HE was a US Marine who was top of his graduation year.
Scots-born Alexander Chisholm showed remarkable bravery and courage which got him the respect of his fellow Marines.
But he was to die in the battlefield in Vietnam, felled by an enemy mortar attack.
Now 50 years later his family vow that he will never be forgotten.
His name is inscribed on the Vietnam War Memorial in Washington DC, one of thousands of soldiers who fell in that conflict.
But Alexander lies in a cemetery in his hometown of Dumbarton and is still remembered with pride, by his family and his surviving Vietnam veterans.
His carefully maintained grave is a lasting memorial to a young Scot who died in a faraway war – a war the country of his birth was never involved in.
The impact he made on others in his short life of 26 years is remarkable.
Alexander Chisholm was born the only boy in a family of six and grew up in Dumbarton’s Castlehill council scheme.
The cabinet in his family home was full of trophies from his time in the town’s Army Cadets.
He emigrated to the USA to join his sister Margaret in seeking an exciting new life in 1960s America.
His niece Jo-Anne Crosswell, who lives in LaBelle, Florida, remembers him and the letters he sent home from the Vietnam War.
“Uncle Alex lived with us and was everyone’s idea of a favourite uncle. I was eight when he died but have lovely memories of how he used to spoil us all.
“We lived in Long Island, New York, and he would take us swimming, buy us toys and then write letters home from Vietnam.
“I would reply, telling him all that was happening in our much smaller world.
“Never once did he mention the hell of war. He made it sound like an adventure.
“When he came home on leave he would bring great presents.
“I remember getting a lovely pink purse (handbag) with dolls in it.
“He had joined the Marines to help speed up his US Citizenship and then graduated with the Marine top award for his year.
“He was a sharp shooter and became a rifleman.
“Within a short space of time he was promoted to Sergeant.”
Jo-Anne has spoken to Marines who served with him and heard how much he was liked and respected.
“They called him ‘Scotty’. His Staff Sergeant, Russ Armstrong, described him as an excellent squad leader and land navigator.
“There wasn’t anywhere in Vietnam ‘Scotty’ couldn’t navigate, he told me,” she said. On one occasion he risked his life to remove ammunition from a tank which had been hit.
“He leapt up and retrieved the ammo, to give his fellow Marines time to escape.
“It was shortly after that he was killed by enemy fire. We were told he was hit by a mortar.
“My grandparents back in Dumbarton must have been devastated.”
Jo-Anne only learned of his death when a list of those killed in action was broadcast on TV.
“Every night a list of those killed in action was broadcast and we would read every one as they came up. Then one night we saw his name.
“At first we hoped it wasn’t him because they had placed another hometown against the name. But sadly, it was. He was only 26.
“He had been due to come home on leave just two or so weeks later. He and his girlfriend Valerie Bunda, a school teacher, were planning to marry when he left the Marines.
“They were a handsome couple with a golden future but it was cut short by an enemy attack on a battlefield in Vietnam.
“My parents were distraught. We all were but I was too young at just eight to understand exactly what had happened to him.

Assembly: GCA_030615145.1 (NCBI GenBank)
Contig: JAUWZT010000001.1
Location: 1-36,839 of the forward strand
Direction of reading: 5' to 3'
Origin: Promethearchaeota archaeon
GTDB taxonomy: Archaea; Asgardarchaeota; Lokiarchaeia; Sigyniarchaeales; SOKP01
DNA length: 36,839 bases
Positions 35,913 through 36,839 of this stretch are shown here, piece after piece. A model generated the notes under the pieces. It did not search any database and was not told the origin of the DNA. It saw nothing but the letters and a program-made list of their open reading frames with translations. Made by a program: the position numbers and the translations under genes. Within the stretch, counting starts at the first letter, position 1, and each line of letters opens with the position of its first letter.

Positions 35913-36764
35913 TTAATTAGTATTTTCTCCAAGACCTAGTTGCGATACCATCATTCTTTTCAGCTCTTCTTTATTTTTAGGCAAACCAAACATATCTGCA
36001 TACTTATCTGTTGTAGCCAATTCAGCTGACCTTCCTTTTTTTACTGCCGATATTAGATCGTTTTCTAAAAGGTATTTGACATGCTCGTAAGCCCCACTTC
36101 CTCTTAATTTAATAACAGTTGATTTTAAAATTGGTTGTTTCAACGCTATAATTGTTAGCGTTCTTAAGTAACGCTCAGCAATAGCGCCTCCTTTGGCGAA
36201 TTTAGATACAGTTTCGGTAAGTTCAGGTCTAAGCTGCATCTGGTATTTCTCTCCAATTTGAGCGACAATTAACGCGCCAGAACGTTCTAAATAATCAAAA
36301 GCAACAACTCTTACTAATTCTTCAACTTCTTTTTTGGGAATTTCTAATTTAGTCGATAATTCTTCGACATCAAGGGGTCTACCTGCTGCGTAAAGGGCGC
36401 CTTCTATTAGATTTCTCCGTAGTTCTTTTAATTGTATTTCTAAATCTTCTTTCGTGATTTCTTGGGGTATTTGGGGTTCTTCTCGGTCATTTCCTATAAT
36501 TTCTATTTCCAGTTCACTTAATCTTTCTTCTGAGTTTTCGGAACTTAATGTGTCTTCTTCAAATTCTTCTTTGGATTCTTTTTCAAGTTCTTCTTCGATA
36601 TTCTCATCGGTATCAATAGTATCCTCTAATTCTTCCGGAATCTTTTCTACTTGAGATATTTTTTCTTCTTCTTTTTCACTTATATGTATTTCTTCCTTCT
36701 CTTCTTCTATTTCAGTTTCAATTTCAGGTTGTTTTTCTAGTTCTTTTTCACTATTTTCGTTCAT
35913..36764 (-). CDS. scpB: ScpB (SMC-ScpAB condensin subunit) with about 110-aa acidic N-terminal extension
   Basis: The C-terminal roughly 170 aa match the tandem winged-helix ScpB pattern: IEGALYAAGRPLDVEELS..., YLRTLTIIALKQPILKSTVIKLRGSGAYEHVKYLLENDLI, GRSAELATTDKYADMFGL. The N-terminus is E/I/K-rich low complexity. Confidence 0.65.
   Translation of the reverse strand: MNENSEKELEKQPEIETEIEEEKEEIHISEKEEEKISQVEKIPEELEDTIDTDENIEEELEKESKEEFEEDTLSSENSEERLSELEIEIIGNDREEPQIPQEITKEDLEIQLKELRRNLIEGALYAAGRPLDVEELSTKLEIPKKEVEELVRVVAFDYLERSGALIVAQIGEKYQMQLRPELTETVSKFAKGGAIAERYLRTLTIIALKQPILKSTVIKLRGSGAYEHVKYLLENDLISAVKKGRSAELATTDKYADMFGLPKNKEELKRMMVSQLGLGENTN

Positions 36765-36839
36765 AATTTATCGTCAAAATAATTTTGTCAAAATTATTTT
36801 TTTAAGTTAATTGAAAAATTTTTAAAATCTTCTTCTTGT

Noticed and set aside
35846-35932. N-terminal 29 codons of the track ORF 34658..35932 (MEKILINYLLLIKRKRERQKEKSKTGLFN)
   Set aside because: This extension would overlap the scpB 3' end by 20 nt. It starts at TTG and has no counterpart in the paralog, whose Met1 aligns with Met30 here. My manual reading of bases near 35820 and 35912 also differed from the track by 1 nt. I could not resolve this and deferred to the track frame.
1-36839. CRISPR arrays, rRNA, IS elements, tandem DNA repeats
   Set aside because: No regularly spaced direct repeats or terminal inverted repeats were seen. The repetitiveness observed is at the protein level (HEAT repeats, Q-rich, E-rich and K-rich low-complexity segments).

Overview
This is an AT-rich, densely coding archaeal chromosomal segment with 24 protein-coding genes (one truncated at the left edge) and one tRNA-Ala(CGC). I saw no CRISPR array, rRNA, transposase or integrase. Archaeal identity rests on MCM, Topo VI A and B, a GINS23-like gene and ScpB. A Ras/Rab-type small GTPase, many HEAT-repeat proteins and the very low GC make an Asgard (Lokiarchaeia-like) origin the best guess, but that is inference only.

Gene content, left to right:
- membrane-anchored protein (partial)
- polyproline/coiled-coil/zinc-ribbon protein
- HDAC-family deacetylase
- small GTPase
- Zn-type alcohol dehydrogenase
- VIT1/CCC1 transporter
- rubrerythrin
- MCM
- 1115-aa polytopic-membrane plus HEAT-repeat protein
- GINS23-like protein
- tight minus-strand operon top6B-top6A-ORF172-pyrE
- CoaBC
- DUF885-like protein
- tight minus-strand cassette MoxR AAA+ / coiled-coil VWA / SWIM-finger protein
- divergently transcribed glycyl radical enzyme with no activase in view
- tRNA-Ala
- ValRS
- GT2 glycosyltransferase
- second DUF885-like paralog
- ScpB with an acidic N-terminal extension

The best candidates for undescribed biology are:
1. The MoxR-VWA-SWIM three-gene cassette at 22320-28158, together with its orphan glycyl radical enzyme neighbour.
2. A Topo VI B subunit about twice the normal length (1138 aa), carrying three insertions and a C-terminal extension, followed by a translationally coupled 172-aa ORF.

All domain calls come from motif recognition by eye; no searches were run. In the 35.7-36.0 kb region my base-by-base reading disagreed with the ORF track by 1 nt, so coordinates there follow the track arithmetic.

“Dad took us to the park and explained that Uncle Alex was not breathing anymore. He must have agonised over how to tell us.
“I will never forget that day. It was raining, but dad wore sunglasses… to hide his tears. Then my parents flew over to Dumbarton for his funeral.
“Dad was asked to carry a cord of his coffin, which he thought was a huge honour.
“Uncle Alex was buried with full military honours attended by his fellow Marines who were flown in to pay their respects.
“The whole town turned out to pay tribute to one of their own.”
Today in Dumbarton his nephew, Stephen Diamond, 58, remembers when his uncle Alex came over on leave to attend his First Communion.
“He turned up in his uniform and everyone was so proud of him,” said Stephen, a football coach for disabled children.
“The Vietnam war was on the TV and here was someone who had been at the sharp end of the action. He spoiled us all with presents. Then when he was killed we were devastated.
“I remember American GIs coming to my mum’s door to tell her. Even at eight years old, I knew something terrible had happened.
“I later learned that he was killed shortly before he was due to leave the army. Our photographs and memories are all we have left of one of the bravest men I ever knew.”
Jo-Anne was so inspired by her childhood memories of Uncle Alex that she is now a volunteer with veteran groups in the USA.
She attends veterans’ meetings and offers support and a listening ear to make sure they are not forgotten.
Her brother Alex was named after him and followed in his footsteps by joining the Marines.
Sadly, Alex took his life through depression and his ashes were placed at his uncle Alex’s grave in Dumbarton.
“Our uncle was our idol and I did what I knew was what Alex would have wanted,” Jo-Anne, adds.
Jo-Anne’s son, Randy Alexander, is also named in his honour.
“It is so important to us that my uncle should never be forgotten,” she insists.
“Sadly, his story was played out in many families in the USA.
“These beautiful young men were cut down in their prime in the Vietnam War.”
The average age of a combat soldier in Vietnam was 22… and the average life expectancy, just 18 months.
The Scots Vietnam hero’s name is inscribed with more than 58,000 others on the Vietnam War Memorial Wall.
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